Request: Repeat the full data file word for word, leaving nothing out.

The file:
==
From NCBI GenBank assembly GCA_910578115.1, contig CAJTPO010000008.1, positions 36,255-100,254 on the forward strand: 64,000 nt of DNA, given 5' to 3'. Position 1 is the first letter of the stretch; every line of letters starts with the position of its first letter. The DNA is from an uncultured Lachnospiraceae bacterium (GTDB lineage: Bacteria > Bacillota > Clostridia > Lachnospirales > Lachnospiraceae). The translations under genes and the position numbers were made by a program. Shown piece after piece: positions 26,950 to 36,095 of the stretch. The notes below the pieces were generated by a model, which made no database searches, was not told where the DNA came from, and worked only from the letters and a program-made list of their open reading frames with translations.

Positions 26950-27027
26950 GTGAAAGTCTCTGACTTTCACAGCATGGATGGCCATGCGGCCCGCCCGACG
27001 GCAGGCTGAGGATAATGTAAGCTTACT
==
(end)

From NCBI GenBank assembly GCA_910578115.1, contig CAJTPO010000008.1, positions 36,255-100,254 on the forward strand: 64,000 nt of DNA, given 5' to 3'. Position 1 is the first letter of the stretch; every line of letters starts with the position of its first letter. The DNA is from an uncultured Lachnospiraceae bacterium (GTDB lineage: Bacteria > Bacillota > Clostridia > Lachnospirales > Lachnospiraceae). The translations under genes and the position numbers were made by a program. Shown piece after piece: positions 26,950 to 36,095 of the stretch. The notes below the pieces were generated by a model, which made no database searches, was not told where the DNA came from, and worked only from the letters and a program-made list of their open reading frames with translations.

Positions 26950-27027
26950 GTGAAAGTCTCTGACTTTCACAGCATGGATGGCCATGCGGCCCGCCCGACG
27001 GCAGGCTGAGGATAATGTAAGCTTACT